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How do you know if a tumor is benign or malignant?

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The difference between a benign and malignant tumor is that a benign tumor doesn't metastasize, or spread to distant sites, according to MedlinePlus. Benign tumors can often be removed with surgery. Sometimes, they do not grow back, though tumors such as fibroids tend to recur, explains WebMD.

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One reason benign tumors don't spread is that the cells tend to stick together, according to About.com. The cells of malignant tumors lack this characteristic, so they break off and spread. When looked at under a microscope, malignant and benign cells also look different.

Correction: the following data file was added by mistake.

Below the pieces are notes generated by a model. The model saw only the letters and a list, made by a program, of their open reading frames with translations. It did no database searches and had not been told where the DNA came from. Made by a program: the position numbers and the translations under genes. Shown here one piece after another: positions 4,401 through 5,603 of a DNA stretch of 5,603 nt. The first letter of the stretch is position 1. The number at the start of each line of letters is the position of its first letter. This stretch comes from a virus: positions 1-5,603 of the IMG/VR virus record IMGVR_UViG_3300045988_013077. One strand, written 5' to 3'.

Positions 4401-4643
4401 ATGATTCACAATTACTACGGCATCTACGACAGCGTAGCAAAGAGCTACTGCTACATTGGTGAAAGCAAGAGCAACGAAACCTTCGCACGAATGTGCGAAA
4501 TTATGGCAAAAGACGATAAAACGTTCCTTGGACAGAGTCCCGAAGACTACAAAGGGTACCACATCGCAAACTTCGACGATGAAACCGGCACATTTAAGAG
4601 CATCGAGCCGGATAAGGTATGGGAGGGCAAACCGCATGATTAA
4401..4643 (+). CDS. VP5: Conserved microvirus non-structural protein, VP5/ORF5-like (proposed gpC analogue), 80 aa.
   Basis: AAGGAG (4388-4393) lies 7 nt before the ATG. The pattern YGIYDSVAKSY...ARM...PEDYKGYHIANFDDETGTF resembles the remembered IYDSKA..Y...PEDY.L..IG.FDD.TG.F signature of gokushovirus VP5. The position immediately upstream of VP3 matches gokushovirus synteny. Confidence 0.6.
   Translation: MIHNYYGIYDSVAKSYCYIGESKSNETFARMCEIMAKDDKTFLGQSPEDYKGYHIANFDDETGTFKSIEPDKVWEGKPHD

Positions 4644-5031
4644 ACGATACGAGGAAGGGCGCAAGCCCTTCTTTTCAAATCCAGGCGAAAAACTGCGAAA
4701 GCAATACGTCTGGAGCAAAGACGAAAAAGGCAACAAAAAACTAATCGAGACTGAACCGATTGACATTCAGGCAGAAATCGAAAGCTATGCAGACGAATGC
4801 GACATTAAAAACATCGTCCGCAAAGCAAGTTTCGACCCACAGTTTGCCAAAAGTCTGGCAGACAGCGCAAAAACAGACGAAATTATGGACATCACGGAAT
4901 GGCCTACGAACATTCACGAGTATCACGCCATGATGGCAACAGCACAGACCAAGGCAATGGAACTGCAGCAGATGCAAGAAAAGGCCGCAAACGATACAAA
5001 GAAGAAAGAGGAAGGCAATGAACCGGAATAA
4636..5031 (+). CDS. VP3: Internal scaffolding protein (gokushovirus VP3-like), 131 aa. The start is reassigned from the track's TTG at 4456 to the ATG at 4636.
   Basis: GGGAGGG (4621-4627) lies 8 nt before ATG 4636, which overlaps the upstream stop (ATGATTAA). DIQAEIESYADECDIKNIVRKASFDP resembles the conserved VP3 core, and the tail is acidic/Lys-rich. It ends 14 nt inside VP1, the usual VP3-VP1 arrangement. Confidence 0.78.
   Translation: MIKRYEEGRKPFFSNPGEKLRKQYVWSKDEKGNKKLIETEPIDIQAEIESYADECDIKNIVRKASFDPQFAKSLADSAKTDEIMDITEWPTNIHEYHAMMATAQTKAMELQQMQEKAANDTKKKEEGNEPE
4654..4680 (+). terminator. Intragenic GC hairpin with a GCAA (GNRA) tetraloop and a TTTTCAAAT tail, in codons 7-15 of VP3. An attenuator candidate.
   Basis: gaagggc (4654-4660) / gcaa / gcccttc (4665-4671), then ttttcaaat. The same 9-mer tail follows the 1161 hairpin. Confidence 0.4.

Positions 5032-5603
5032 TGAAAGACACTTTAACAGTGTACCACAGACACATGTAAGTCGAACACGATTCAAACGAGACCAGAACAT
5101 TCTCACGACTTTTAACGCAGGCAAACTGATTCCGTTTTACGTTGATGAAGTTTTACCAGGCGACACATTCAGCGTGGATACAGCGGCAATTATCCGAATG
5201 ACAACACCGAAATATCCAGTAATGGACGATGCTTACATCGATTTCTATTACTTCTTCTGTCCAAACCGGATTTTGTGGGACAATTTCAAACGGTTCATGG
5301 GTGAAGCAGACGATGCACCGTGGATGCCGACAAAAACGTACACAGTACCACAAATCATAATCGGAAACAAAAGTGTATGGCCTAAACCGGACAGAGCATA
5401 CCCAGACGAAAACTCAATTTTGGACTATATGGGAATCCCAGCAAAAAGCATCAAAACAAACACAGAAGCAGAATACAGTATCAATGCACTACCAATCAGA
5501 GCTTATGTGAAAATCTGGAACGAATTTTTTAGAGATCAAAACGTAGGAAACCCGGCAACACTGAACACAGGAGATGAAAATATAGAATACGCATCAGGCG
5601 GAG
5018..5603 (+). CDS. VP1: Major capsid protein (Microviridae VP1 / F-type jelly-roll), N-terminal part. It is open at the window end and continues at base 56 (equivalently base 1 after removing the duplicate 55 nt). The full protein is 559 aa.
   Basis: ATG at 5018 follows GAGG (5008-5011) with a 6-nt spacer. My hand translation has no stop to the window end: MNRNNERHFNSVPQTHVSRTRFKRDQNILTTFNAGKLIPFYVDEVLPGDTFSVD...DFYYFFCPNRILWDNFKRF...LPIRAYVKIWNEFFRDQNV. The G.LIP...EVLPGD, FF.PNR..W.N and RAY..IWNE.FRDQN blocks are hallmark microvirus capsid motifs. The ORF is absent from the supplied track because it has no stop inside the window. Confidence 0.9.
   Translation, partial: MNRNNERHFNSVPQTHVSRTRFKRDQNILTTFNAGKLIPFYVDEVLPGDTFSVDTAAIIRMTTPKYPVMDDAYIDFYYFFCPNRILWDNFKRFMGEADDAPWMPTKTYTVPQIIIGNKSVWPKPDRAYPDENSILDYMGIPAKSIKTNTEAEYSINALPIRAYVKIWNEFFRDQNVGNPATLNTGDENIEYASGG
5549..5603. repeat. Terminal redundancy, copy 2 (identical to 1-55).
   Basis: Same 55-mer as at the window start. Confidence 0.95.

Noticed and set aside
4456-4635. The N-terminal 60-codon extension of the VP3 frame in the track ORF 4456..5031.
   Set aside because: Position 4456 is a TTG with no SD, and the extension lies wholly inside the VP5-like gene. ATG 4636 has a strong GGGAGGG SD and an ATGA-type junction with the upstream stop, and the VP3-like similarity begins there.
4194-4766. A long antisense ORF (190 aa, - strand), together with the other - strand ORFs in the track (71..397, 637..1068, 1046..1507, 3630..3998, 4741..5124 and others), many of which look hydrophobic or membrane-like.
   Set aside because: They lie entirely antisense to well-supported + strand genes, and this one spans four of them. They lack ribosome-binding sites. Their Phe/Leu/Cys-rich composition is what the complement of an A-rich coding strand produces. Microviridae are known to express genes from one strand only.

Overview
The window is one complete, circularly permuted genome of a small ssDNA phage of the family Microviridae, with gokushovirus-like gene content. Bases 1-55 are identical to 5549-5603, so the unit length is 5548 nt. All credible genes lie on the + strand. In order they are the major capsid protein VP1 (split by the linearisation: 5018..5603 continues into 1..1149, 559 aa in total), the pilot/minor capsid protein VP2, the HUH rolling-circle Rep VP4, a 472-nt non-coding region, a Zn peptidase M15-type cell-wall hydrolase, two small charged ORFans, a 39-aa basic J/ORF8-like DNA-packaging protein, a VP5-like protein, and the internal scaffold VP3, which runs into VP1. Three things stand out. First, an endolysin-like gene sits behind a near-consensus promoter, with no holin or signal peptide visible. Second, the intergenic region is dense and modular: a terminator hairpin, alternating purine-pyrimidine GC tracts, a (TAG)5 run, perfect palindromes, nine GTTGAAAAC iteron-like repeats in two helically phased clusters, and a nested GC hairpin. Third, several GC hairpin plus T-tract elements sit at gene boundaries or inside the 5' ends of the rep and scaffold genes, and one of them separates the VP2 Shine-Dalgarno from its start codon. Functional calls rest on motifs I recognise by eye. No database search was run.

Just because some tumors are benign does not mean they are harmless. A benign tumor in the brain can be nearly as dangerous as a malignant tumor, claims the American Brain Tumor Association. Indeed, an otherwise benign tumor that's found in a part of the brain that controls vital functions is considered malignant, even though it doesn't metastasize. Even malignant brain tumors rarely spread to distant sites in the body, but they grow quickly and invade the brain tissue.

Benign tumors can also grow very large and interfere with the functioning of other organs, states Johns Hopkins Medicine. There are cases of benign ovarian tumors that weighed over 100 pounds, notes About.com.

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